Jo Lynn goes on to explain to me how she and Dusty were acquaintances of the local funeral directors. During Glen’s funeral, Dusty had many, many questions for them about the details of Glen’s funeral — “Dusty would ask ‘Is this the best he can look? Is this the way it always is? Is it hard to do?’ We also saw how their sincere concern and attention made such a difference to our friend’s family and friends.”
Fisher appreciated Dusty’s questions as they came from the caring portion of who he is, but she was soon to learn that the experience had really shaped Dusty and was altering his plans for their future. She adds, “I sort of thought that would be the end of his questions, and life would return, as much as it could, to normal. But, as time passed, Dusty became more and more interested in the role our friends in the funeral business played in people’s lives, and he began asking to help them in various small ways — delivering flowers, for example. Slowly they asked him to help with more and more of the work they did, both with the families and the deceased, and he really had found his calling.”
In listening to Jo Lynn’s story, it becomes so apparent that people find their callings in ways they never expect. It clearly demonstrates that we should keep our hearts and eyes open to really see what we are meant to do. Who would have thought that the local ranch manager’s path was to become a funeral home director and owner?
With Dusty’s increasing involvement with the funeral business, the owners and the Fishers began to see that this was a path that Dusty should pursue. She explains, “Our friends realized that Dusty was on his path, and they felt strongly they were called to help him — so they did. Within about four years after Glen’s death, Dusty had completed mortuary school – with our friends’ help – and completely traded in his spurs and boots to ties and suits!!”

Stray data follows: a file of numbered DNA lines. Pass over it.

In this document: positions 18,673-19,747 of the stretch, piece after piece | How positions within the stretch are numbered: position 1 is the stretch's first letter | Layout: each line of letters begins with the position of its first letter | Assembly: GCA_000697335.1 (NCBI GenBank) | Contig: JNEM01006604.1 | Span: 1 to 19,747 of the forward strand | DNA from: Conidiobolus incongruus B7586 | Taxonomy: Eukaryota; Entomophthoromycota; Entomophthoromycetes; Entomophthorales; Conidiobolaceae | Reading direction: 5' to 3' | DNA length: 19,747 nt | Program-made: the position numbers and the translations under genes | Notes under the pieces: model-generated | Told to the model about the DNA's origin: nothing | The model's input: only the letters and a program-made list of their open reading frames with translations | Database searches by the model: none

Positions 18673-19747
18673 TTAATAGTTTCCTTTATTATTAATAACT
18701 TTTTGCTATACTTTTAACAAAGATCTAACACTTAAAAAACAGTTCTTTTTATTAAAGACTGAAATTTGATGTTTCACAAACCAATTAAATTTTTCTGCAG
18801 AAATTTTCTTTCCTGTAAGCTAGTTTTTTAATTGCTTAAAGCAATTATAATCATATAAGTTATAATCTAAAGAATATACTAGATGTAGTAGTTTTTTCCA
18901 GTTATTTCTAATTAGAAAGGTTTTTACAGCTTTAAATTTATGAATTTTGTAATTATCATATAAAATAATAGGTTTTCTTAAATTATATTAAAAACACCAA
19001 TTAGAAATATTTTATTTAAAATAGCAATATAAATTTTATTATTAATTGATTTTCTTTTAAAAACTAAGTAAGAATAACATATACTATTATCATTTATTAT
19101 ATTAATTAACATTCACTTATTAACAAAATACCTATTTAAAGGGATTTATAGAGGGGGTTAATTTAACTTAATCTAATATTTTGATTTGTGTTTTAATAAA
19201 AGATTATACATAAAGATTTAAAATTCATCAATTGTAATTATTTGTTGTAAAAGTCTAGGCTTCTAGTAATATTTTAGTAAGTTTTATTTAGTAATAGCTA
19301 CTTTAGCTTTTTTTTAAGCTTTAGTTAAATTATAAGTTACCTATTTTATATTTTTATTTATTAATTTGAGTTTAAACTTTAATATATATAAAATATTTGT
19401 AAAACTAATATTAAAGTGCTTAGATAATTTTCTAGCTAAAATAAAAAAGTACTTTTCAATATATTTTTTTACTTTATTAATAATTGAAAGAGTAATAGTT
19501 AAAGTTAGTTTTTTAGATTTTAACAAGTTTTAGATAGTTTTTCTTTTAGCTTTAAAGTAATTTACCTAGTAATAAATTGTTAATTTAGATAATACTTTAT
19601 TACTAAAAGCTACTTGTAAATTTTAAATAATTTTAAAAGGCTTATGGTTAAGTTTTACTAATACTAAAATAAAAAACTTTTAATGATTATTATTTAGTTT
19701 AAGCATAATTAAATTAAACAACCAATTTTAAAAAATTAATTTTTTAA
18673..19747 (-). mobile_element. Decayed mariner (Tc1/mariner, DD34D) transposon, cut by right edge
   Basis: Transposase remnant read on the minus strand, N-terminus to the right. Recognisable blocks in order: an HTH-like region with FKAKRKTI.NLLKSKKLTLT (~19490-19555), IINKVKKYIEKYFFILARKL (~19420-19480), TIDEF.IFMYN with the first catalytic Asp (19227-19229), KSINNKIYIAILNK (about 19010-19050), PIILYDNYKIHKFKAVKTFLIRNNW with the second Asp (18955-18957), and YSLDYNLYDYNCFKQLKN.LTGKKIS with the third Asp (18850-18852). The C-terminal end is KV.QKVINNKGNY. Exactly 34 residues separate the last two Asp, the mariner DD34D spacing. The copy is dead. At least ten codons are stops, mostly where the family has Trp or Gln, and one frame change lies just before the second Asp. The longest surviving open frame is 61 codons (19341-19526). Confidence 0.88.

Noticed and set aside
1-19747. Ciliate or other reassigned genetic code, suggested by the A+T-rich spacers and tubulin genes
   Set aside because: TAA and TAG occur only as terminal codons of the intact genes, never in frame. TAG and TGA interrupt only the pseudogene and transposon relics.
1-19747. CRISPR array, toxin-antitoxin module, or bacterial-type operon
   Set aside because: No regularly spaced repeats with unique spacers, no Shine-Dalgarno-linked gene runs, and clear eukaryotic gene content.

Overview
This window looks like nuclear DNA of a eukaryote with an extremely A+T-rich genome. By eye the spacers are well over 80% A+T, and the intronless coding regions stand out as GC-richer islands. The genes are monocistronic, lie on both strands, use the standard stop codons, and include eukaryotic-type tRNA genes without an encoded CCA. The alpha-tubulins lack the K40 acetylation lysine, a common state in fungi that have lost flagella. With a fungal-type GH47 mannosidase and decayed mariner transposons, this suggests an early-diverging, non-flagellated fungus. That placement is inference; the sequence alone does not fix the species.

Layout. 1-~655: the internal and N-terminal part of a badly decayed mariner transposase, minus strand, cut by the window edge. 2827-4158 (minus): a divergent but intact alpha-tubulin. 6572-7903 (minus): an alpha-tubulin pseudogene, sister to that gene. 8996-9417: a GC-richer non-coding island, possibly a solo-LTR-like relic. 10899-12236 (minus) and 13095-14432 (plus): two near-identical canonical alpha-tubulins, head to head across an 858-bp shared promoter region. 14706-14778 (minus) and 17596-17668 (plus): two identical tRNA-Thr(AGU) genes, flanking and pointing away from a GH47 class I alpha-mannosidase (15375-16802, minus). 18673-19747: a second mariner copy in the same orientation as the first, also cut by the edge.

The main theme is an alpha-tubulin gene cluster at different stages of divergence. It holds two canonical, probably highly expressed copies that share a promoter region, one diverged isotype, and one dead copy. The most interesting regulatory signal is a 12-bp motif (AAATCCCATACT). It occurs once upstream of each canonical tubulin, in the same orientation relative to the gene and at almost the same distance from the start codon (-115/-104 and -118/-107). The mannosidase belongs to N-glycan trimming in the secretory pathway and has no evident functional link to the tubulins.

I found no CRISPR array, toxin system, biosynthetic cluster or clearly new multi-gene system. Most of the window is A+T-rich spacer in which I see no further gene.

Jo Lynn tells that, at that point, Dusty left the ranch management position he’d held and they moved into Corsicana proper. “I was happy with it all. The move brought us into a home that was very close to my parents’ home. Everything was as it should have been!” However, a few short months later, my dad died. Dusty made all the funeral arrangement and it was God sent that we had moved closer to them.”
It seems that Jo Lynn’s life with Dusty and her family is Corsicana was pretty idyllic. I asked her how she ended up in Boerne, what with her Corsicana life being as good as it was. She explains, “Funeral directors have continuing ed courses to take, and Dusty attended one where he met John Grimes from Kerrville. I think that was in 2006. They struck up a friendship and remain friends today. Then one day Big John Grimes called Dusty and asked “If you are serious about wanting to own your own funeral home, I know who you should talk to.” He told him that Sonny Ebensberger was looking for a buyer. “We had everyone we knew praying that if this was for us, that it would be clear. And boy, was it! Not just clear, but doors and windows started flying open for us. One day, during one of our last discovery trips to Boerne, our son Mixon, wo was eight, asked Sonny “So, you think we can make a go of this?” And as they say, the rest is history.”